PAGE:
The police chief confirmed to the Tribune that DOC removed Shaw from the home; DOC had previously signed off on the living arrangements.
“We had some conversations with DOC staff about the possible day care in the home, and so that may have triggered Mr. Shaw moving out while that matter was investigated by DOC staff,” Ashbeck, the Onalaska chief, told the Tribune. “We weren’t part of their internal discussions; they had notified us once they decided to remove him from the home.”
Shaw was living with his son, daughter-in-law, and their juvenile daughter.
A woman who supported Shaw’s bid for parole, Joyce Ellwanger, and who thinks his family is undergoing “personal suffering” because of the news coverage, told the Tribune that Shaw’s daughter-in-law “was told she may no longer operate the child care center in her home even though Shaw had left the house after being ordered by DOC.”
“DOC was made aware last week that Mr. Shaw’s family members, with whom he was previously residing, were watching children in a separate section of the home from where he was living,” Corrections spokesman John Beard told the Tribune.
“Mr. Shaw has no known offenses involving minors and no restrictions regarding contact with minors,” Beard said to the newspaper. “Nevertheless, DOC thought it best that he be moved to another location.”
Shaw is a registered sex offender because he raped an adult woman – his murder victim.
The neighbor told us the daycare was unregistered, and we could find no license for it. State law prevents sex offenders and killers from living in registered daycares.
The Tribune article calls Shaw’s parole HEARING a “mandatory parole hearing.” That just means that the Parole Commission had to CONSIDER Shaw for parole because he was eligible under old laws. However it does NOT mean they had to GRANT him parole. Shaw was serving a life sentence and could have been kept behind bars. The release was completely discretionary.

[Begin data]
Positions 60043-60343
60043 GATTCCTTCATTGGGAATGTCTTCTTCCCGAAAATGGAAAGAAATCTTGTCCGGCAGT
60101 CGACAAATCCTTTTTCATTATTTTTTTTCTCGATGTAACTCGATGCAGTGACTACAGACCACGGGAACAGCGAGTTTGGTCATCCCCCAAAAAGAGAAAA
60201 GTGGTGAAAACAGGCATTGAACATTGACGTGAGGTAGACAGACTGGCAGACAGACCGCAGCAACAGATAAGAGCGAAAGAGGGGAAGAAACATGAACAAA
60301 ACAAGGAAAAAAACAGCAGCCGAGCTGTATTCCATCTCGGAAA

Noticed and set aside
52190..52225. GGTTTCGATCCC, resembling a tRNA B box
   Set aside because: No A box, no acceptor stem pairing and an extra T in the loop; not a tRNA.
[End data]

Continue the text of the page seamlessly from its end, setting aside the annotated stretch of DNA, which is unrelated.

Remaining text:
The decision to release Terrance Shaw on parole was a choice made by Tate, Evers’ appointee, who released a slew of killers and rapists into Wisconsin communities before quitting last spring.
Evers has tried to confuse the public into not realizing the killers’ paroles were discretionary. Killers serving life sentences do not qualify for mandatory release.
The Tribune confirmed the release was discretionary by obtaining the parole grant document that explains the rationale for choosing to release Shaw. “The commission concluded that Shaw’s institutional and program participation have been satisfactory and that releasing him would not involve unreasonable risk to the public,” it reads, according to the newspaper.
Evers has declined to comment on Shaw’s case to WRN. To the Tribune, his spokesperson has not condemned it, only saying that Evers disagreed with some decisions Tate made. However, the governor reappointed Tate to the Parole Commission in 2021, after many other killers and rapists were already released, saying he was “pleased” to do so.